Keeping Diversity in Children's Television
Steve Adubato goes One-on-One with Dafna Lemish, PhD, Distinguished Professor & Associate Dean for Programs, School of Communication & Information, Rutgers University, to discuss diversity in children's television and its impact on kids.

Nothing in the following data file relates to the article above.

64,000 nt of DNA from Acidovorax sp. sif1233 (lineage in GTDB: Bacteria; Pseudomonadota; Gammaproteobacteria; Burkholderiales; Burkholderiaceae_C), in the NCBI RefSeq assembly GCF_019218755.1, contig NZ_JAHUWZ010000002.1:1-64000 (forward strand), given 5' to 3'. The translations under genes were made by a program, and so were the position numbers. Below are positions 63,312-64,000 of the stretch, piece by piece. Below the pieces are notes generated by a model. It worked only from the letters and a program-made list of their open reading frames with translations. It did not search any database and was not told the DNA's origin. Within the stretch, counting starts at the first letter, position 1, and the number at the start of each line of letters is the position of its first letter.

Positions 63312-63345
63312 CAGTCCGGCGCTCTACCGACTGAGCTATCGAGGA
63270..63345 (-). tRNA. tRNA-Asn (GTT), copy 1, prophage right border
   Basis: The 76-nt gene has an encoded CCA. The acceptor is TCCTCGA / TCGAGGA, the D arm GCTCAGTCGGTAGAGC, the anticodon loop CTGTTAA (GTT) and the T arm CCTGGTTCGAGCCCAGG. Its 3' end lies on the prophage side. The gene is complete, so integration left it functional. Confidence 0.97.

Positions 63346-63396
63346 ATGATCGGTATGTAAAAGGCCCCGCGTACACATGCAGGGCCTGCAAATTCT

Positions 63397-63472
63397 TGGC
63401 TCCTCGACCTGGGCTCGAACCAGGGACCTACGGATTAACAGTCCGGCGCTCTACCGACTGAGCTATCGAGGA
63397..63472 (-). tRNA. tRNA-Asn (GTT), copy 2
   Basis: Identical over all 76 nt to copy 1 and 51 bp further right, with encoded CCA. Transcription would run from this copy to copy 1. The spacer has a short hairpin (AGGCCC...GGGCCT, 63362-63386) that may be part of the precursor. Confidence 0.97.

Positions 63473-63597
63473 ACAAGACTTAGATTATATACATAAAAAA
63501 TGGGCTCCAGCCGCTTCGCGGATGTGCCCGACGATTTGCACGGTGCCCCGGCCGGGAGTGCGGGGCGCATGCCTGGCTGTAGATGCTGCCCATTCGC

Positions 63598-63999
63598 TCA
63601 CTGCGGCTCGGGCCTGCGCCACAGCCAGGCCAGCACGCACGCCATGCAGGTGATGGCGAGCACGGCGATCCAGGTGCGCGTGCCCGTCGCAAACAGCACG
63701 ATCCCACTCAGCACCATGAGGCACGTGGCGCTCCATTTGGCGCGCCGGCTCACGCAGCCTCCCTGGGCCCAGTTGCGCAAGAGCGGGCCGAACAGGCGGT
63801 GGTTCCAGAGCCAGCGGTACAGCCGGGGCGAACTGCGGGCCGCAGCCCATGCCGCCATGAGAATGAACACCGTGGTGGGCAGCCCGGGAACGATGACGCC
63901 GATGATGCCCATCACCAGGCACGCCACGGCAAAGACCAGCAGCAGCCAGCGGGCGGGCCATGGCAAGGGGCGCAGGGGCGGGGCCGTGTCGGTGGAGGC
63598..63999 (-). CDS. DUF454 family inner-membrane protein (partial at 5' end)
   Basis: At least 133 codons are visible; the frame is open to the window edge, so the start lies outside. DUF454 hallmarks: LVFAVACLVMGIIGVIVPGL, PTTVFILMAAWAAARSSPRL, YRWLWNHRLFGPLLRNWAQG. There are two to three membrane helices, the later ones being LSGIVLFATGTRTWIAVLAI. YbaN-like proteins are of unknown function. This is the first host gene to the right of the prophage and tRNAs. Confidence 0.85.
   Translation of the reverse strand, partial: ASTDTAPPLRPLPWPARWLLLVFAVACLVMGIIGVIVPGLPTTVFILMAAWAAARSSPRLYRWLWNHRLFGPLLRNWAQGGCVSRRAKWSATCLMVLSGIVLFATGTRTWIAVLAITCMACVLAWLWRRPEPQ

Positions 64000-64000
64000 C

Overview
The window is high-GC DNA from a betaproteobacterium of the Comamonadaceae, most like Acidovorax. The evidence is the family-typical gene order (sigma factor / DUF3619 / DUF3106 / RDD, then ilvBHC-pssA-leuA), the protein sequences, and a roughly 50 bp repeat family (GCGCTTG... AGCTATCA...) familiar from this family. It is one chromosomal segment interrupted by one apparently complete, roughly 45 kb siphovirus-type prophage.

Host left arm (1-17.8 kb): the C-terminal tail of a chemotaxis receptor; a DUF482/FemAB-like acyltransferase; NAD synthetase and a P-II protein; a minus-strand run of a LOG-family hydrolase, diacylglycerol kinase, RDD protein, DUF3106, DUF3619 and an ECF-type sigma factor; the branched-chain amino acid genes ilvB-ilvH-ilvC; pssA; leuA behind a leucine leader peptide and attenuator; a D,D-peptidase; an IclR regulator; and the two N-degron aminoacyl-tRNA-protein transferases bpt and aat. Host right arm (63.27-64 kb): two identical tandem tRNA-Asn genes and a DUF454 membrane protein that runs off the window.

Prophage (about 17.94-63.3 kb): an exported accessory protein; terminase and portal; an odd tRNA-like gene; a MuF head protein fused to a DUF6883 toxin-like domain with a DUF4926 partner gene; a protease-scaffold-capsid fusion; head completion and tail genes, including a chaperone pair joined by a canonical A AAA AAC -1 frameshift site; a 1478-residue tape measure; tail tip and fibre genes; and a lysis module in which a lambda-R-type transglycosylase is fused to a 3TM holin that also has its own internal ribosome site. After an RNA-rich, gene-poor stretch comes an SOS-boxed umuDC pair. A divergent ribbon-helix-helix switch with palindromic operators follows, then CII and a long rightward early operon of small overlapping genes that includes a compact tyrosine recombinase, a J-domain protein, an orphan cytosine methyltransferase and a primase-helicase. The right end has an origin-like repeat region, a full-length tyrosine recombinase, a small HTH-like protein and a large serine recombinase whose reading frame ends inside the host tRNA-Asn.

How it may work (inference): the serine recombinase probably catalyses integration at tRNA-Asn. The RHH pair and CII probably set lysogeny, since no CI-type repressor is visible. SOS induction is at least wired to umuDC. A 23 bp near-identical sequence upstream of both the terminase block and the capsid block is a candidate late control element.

"Welcome to One on One. I'm Steve Adubato. This is our guest. She is Doctor Dafna Lemish, who is a Distinguished Professor at the School of Communication and information at Rutgers University. Which I know very well. Yes you do. You're a graduate of our program. Yeah. We're very proud of that. I will disclose that. [laughter] I barely got out. [laughter] Let's do this. Take a look at this headline from our friends at the Star Ledger. This was reported in a lot of newspapers. "What's on TV? For kids, not much diversity." And that is exactly what we're here to talk about. Doctor, you and your colleagues did a study? Yup. Children's Television in the U.S. and in Canada. And you found some alarming things. Particularly around the lack of diversity. Make the case. Mm hmm. Well, first of all, just to clarify, it's not just the U.S. and Canada. It was an international study. The U.S. and Canada we're just a part of it. So the issue we're talking about is global. International. Well, what we found was that still, the television screens that children are exposed to are dominated by white males from middle class. So... and abled. That's another really important point to emphasize, that you don't see any children with any kind of disability or any kind of health issues. So what we find is that you have a minority of females, which is still amazing. You know, 10 years ago, well... A minority of females in this day and age? Yes. Which is amazing. Because we did a same... similar study ten years ago, and we were sure that now, ten years later, we'll find, you know, equality with everything that we've been discussing about gender equality in the last ten years. Sure. So it moved up from females being 32 percent of all the characters on children's television, to 38 percent. So we have a little progress. But if we wait for this pace of progress, it's going to take another 25 years to get to 50 percent. And how are women... how are girls portrayed, versus boys, in a lot of this programming? So that's... In terms of their power or their ability to get things done? So that's a really important question, because it's not only the number, it's also how they're portrayed. So we know that females, for example, tend to be more followers rather than leaders, they tend to be in groups rather than be loners. The boys are more loners. They're kind of the top of the pyramid. Or, you know, hierar... they compete... Are boys seen more as leaders? Boys are more leaders. Thinkers? Three times as leaders. Also they solve... boys solve problems using STEM. They're using, you know, technology, they're using science, they're using..."